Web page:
Afghan Presidential Candidate Expresses Concerns About Obama’s Release Of 5 Taliban Prisoners

Afghanistan presidential candidate Abdullah Abdullah campaigning in Kabul CREDIT: AP PHOTO/RAHMAT GUL
Afghanistan presidential candidate Abdullah Abdullah campaigning in Kabul CREDIT: AP PHOTO/RAHMAT GUL

WASHINGTON, DC — One of the two contenders to succeed Hamid Karzai as president of Afghanistan told panel attendees that he had concerns over the deal to trade Taliban captives for U.S. prisoner of war Bowe Bergdahl, but avoided directly critiquing the Obama administration’s decision.

Dr. Abdullah Abdullah is due to face off against his one remaining opponent in a run-off election for the Afghan presidency on Saturday. Speaking at an event hosted by the Atlantic Council and Center for American Progress, Abdullah — appearing over Skype — told attendees that while there were concerns with the release of the five Taliban members who were transferred to Qatar as part of the Bergdahl swap, he had not been briefed on many of the details, only knowing what has been released in the media.

“Our main concern is about those who have been released so they do not join the battlefield, because they are men who are criminals who have committed crimes in a massive way against the Afghan people,” he said. Abdullah pointed to prisoners released in Afghanistan as part of past attempts to make peace between the government and Taliban, but have returned directly to fighting against Kabul, a reason to be watching the exchange closely. “Our prime concern would be that one,” he said.

Abdullah avoided, however, criticizing the framework of the deal and didn’t comment on whether it was the correct move. “We also know back there in Washington, there are a lot of discussions about it and the security of your forces — your armed personnel here,” Abdullah continued. “We don’t know anything further about the deal and what will be the future of the five people.”

Abdullah’s tight-lipped response is unsurprising given the lack of discussion of the deal during the ongoing campaign. As the Los Angeles Times noted on Wednesday, neither former Foreign Minister Abdullah nor his opponent — former Finance Minister Ashraf Ghani — have brought up the exchange on the campaign trail. “In a strange way, the Taliban are not a factor in the elections,” Michael Semple, a former European Union senior official in Afghanistan, told the LA Times. Even though Abdullah last week survived a suicide bombing last week, the “contest between Abdullah and Ghani is over other things,” he said.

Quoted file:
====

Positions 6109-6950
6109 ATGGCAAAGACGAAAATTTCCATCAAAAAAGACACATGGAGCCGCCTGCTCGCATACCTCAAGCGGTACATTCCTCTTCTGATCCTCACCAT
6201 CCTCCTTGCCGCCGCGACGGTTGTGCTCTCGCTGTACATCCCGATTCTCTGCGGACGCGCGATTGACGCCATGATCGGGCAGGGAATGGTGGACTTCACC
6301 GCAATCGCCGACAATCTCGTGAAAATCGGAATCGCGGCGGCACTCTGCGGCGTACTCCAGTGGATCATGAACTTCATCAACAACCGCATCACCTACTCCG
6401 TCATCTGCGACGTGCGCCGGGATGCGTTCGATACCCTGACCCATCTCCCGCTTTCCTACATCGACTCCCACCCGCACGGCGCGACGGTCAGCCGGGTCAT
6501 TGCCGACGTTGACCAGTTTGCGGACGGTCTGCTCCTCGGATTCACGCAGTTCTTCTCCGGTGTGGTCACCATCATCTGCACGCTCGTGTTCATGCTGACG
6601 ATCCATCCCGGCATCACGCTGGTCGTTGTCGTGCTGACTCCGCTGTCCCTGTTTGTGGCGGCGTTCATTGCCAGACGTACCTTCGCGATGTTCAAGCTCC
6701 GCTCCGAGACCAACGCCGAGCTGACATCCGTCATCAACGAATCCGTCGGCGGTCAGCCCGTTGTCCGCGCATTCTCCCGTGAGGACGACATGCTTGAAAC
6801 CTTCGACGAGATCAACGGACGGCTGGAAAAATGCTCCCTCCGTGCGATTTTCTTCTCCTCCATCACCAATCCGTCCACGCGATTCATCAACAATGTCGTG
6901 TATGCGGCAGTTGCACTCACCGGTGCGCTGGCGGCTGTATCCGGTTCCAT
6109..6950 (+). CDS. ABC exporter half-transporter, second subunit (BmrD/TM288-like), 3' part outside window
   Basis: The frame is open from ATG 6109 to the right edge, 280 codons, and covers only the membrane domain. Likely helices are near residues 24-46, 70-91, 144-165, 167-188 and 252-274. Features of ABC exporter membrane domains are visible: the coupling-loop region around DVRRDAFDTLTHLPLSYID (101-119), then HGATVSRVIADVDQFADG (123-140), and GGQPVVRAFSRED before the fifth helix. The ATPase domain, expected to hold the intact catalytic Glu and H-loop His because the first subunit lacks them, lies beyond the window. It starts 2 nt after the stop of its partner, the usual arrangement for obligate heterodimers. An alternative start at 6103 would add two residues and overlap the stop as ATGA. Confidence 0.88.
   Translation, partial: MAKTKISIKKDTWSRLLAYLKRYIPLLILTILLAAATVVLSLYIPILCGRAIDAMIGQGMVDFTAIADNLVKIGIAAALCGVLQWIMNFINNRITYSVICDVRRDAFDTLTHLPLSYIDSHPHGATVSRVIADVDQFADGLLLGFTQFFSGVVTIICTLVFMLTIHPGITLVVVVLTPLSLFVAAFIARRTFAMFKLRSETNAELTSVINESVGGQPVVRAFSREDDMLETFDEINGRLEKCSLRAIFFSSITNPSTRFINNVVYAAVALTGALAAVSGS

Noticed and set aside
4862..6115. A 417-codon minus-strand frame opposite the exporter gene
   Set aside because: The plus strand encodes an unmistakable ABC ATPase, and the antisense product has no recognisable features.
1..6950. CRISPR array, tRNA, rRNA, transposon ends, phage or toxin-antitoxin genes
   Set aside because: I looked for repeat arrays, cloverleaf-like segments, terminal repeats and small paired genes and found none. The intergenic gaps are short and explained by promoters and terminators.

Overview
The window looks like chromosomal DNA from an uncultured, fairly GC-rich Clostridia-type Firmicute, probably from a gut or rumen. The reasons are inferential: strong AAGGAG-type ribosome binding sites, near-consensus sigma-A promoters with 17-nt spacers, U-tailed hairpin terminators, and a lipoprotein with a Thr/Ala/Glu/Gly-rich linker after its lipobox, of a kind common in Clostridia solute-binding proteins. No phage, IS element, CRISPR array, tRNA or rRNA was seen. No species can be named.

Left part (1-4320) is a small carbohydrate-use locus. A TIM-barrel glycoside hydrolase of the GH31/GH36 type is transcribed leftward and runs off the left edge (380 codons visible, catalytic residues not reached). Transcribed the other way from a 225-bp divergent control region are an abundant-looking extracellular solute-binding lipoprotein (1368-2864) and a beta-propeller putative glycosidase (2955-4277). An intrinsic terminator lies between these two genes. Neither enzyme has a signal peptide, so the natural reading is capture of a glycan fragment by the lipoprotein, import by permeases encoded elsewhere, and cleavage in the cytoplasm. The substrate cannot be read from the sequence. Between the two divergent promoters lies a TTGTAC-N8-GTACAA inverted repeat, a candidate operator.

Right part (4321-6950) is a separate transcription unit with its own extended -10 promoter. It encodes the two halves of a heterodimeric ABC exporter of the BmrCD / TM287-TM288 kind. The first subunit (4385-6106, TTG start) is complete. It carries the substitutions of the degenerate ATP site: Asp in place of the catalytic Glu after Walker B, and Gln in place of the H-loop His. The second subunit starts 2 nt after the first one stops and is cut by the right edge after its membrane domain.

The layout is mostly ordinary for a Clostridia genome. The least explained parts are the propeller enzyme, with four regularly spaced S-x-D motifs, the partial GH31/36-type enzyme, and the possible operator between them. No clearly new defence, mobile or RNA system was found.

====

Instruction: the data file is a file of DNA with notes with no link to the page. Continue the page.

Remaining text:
Many of those other issues were brought up for discussion during the event on Thursday. Abdullah answered questions about promoting women’s place in society and the economy, increasing the rule of law and fighting corruption, and developing Afghanistan’s national resources. He also downplayed the potential struggle for influence in Afghanistan between India, Pakistan, and China once the United States removes its combat troops at the end of the year. “Relations with one country should not be played against relations with another country,” Abdullah said, promoting the idea of a “win-win situation.”

At one point, Abdullah took a thinly veiled swipe at the current president. Karzai has so far refused to sign a Bilateral Security Agreement (BSA) with the United States, formalizing the role of U.S. troops in the country after combat troops leave. Both Abdullah and Ghani have pledged that they will sign the BSA should they be elected, but Abdullah — who ran against Karzai in the 2009 election — poked at the frosty relations between Karzai and Obama in recent years. “I think the past 3–4 years of contentious relations and lots of rhetorics used here in Kabul weren’t helpful,” Abdullah said. “The sustainability of our national institutions requires long-term cooperation from the United States, as well as the international community, based on the foundation of a new spirit of partnership from both sides.”

The presidential hopeful also declined to say whether he would be willing to renegotiate the American troop pullout — which will see all U.S. forces out by 2016 — to be more based on the conditions on the ground. “Hopefully zero option will not mean zero cooperation,” Abdullah said. Instead, he said, he hoped that the BSA will be utilized in order to maximize the level of cooperation. “We cannot dictate from here the conditions out there,” he said, rather encouraging focus on cooperation and taking action on matters that are in Afghan hands.

Abdullah, however, did not directly answer whether he would include people with records of alleged human rights violations in his cabinet should he win, saying it was a “serious issue” for his country. “The priority of the future Afghan government should be having the issue of human rights and women rights as part and parcel of every decision which is being made in terms of appointments as well as other issues,” Abdullah said. He quickly then pivoted to the need to reform the judicial system within Afghanistan to combat and prosecute current human rights abuses. “The country is not able to deal with current violations let alone violations of the past,” he said.